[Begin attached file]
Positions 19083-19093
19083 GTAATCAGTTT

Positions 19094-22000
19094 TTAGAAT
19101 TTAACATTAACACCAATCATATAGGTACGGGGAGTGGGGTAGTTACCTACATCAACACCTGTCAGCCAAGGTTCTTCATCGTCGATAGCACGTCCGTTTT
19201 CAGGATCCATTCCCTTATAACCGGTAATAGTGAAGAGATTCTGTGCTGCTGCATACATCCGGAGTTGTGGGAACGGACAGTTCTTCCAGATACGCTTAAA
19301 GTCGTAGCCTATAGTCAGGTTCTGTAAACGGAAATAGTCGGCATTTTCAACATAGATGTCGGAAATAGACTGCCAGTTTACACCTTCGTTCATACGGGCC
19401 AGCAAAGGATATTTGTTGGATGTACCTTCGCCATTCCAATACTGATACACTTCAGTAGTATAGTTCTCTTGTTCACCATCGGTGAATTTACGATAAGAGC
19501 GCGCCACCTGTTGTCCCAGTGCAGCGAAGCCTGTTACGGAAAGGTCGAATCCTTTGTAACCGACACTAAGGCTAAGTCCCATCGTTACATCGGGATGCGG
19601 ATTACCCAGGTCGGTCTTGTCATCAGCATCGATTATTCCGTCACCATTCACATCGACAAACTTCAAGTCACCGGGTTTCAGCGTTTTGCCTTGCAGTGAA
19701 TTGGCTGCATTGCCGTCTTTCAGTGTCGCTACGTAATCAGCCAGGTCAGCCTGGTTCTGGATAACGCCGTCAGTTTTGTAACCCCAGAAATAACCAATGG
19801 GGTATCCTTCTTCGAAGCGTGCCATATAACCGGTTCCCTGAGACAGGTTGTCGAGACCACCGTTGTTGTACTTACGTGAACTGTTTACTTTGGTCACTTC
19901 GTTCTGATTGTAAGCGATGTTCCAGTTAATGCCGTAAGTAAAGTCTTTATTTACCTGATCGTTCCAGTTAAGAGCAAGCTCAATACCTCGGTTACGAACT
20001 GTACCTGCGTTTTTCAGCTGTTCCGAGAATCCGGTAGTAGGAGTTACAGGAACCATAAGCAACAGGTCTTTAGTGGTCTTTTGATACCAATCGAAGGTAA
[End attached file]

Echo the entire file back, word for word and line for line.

Positions 19083-19093
19083 GTAATCAGTTT

Positions 19094-22000
19094 TTAGAAT
19101 TTAACATTAACACCAATCATATAGGTACGGGGAGTGGGGTAGTTACCTACATCAACACCTGTCAGCCAAGGTTCTTCATCGTCGATAGCACGTCCGTTTT
19201 CAGGATCCATTCCCTTATAACCGGTAATAGTGAAGAGATTCTGTGCTGCTGCATACATCCGGAGTTGTGGGAACGGACAGTTCTTCCAGATACGCTTAAA
19301 GTCGTAGCCTATAGTCAGGTTCTGTAAACGGAAATAGTCGGCATTTTCAACATAGATGTCGGAAATAGACTGCCAGTTTACACCTTCGTTCATACGGGCC
19401 AGCAAAGGATATTTGTTGGATGTACCTTCGCCATTCCAATACTGATACACTTCAGTAGTATAGTTCTCTTGTTCACCATCGGTGAATTTACGATAAGAGC
19501 GCGCCACCTGTTGTCCCAGTGCAGCGAAGCCTGTTACGGAAAGGTCGAATCCTTTGTAACCGACACTAAGGCTAAGTCCCATCGTTACATCGGGATGCGG
19601 ATTACCCAGGTCGGTCTTGTCATCAGCATCGATTATTCCGTCACCATTCACATCGACAAACTTCAAGTCACCGGGTTTCAGCGTTTTGCCTTGCAGTGAA
19701 TTGGCTGCATTGCCGTCTTTCAGTGTCGCTACGTAATCAGCCAGGTCAGCCTGGTTCTGGATAACGCCGTCAGTTTTGTAACCCCAGAAATAACCAATGG
19801 GGTATCCTTCTTCGAAGCGTGCCATATAACCGGTTCCCTGAGACAGGTTGTCGAGACCACCGTTGTTGTACTTACGTGAACTGTTTACTTTGGTCACTTC
19901 GTTCTGATTGTAAGCGATGTTCCAGTTAATGCCGTAAGTAAAGTCTTTATTTACCTGATCGTTCCAGTTAAGAGCAAGCTCAATACCTCGGTTACGAACT
20001 GTACCTGCGTTTTTCAGCTGTTCCGAGAATCCGGTAGTAGGAGTTACAGGAACCATAAGCAACAGGTCTTTAGTGGTCTTTTGATACCAATCGAAGGTAA